For CNN, legal analyst Jeffrey Toobin wrote that both Rice and Judge Fuller received “sweet deals” in court, and “it looks like the prosecutors failed in Atlantic City and Atlanta.” His essay was headlined, “Wife-beating is not a private matter.” Read moreNo comments
If the Arkansas Supreme Court approves sanctions against Circuit Judge Michael Maggio, he will be suspended for the rest of his term and barred from ever holding judicial office again, reports ArkansasOnline.
According to the Associated Press, the ban stems from disclosing confidential details about an adoption involving actress Charlize Theron and making off-color remarks in an online forum.No comments
Now-retired U.S. District Court Judge Richard Cebull of Montana, who forwarded a racist and sexist email about President Obama from his courthouse computer, did a lot more emailing that investigators have found objectionable.
After an investigation that looked at four years of personal communications sent from his official account, according to the Associated Press, hundreds of instances of inappropriate messages were found:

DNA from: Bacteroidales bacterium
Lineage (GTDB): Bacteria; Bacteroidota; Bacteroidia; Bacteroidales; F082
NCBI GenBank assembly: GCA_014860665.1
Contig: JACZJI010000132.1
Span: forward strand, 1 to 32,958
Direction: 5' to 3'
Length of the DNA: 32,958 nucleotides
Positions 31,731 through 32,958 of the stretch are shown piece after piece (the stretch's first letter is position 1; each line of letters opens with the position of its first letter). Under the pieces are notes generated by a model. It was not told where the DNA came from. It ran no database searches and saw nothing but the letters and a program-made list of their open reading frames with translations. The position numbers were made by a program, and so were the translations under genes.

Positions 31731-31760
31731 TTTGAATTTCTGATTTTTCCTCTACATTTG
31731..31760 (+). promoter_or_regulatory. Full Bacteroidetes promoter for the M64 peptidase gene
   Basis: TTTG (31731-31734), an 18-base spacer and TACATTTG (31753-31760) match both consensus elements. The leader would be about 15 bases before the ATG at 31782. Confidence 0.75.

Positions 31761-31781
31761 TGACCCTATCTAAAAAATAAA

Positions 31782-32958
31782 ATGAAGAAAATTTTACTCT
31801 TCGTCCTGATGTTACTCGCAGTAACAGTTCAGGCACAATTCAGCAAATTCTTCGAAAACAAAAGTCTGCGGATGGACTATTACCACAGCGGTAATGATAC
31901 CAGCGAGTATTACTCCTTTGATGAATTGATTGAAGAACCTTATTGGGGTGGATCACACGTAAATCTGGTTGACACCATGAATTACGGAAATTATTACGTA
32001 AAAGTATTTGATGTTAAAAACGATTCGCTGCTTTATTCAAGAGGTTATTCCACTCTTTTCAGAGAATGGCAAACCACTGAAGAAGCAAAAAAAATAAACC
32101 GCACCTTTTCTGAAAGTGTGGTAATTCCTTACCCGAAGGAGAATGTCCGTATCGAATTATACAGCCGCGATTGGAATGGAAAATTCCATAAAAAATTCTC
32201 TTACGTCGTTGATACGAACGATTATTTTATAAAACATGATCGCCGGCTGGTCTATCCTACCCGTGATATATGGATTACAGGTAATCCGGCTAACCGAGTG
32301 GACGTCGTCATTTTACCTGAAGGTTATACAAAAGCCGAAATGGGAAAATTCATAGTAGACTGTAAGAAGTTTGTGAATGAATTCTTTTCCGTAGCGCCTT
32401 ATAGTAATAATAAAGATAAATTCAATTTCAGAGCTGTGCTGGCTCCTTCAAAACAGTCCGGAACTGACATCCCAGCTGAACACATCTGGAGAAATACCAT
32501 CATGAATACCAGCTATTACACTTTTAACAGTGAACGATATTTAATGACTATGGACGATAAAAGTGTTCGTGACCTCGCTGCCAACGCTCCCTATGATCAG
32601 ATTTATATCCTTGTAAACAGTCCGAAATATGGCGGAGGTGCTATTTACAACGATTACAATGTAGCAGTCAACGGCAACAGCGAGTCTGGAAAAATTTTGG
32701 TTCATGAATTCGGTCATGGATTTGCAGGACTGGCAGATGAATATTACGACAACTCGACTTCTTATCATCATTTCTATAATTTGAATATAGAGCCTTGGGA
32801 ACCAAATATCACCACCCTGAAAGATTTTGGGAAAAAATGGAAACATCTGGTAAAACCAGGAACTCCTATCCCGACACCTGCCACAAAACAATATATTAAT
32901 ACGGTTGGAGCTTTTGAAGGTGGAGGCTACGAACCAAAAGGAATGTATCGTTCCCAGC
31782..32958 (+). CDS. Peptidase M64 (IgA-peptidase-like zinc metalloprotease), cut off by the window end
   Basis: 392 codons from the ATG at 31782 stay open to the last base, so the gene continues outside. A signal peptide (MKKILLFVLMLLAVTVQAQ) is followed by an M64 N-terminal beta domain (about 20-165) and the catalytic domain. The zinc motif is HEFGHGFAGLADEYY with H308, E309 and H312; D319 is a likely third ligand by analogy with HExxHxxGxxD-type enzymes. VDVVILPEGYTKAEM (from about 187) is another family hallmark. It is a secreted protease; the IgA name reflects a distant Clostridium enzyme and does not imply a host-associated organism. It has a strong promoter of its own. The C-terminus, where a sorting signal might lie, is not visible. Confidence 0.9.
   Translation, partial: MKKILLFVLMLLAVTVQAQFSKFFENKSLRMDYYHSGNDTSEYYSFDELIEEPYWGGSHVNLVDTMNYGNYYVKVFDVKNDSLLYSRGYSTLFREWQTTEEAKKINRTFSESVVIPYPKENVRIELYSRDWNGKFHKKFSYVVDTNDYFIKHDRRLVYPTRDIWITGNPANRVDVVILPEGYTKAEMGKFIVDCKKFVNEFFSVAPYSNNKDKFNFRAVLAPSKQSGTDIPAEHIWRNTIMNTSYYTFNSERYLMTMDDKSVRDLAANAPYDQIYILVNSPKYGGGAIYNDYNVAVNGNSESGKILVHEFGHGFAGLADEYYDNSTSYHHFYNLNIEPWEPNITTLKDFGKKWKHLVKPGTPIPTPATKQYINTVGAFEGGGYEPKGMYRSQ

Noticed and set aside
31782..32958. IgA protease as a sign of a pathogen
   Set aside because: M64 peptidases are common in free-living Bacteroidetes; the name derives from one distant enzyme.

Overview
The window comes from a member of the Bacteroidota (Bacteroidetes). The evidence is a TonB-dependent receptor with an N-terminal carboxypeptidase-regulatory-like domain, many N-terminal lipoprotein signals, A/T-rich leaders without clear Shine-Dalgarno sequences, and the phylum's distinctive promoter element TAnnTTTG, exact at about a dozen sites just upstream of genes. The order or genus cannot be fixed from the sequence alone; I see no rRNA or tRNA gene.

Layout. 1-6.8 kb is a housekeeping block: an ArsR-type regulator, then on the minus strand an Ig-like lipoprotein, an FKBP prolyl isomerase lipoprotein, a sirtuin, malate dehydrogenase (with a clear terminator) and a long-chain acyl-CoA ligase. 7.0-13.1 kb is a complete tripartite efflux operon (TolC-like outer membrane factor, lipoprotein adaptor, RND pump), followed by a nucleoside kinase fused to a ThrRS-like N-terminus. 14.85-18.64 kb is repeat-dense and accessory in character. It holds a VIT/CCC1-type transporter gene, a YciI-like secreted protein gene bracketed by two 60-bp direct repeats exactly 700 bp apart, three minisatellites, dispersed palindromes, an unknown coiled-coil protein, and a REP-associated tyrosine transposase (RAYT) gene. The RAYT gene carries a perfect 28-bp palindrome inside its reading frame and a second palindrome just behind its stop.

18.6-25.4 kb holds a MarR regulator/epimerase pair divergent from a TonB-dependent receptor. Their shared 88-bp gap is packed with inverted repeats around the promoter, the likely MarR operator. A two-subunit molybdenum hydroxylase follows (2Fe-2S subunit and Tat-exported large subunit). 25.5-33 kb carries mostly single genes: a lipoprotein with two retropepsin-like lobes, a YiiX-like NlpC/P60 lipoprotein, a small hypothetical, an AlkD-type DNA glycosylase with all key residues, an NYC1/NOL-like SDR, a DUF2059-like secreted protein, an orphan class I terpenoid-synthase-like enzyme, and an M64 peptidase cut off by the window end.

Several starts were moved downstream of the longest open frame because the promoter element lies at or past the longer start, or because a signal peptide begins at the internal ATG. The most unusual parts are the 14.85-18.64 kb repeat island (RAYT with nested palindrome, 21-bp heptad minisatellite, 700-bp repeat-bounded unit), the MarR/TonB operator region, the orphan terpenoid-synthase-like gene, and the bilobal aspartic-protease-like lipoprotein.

“Former U.S. District Judge Richard Cebull sent emails to personal and professional contacts that showed disdain for blacks, Indians, Hispanics, women, certain religious faiths, liberal political leaders, and some emails contained inappropriate jokes about sexual orientation, the Judicial Council of the 9th U.S. Circuit Court of Appeals found.” Read more
A trial court judge ordered on Friday that the entire criminal sentencing of ex-Justice Joan Orie Melvin (photo) of the Pennsylvania Supreme Court be stayed, at least until a higher court reaches a decision on her appeal.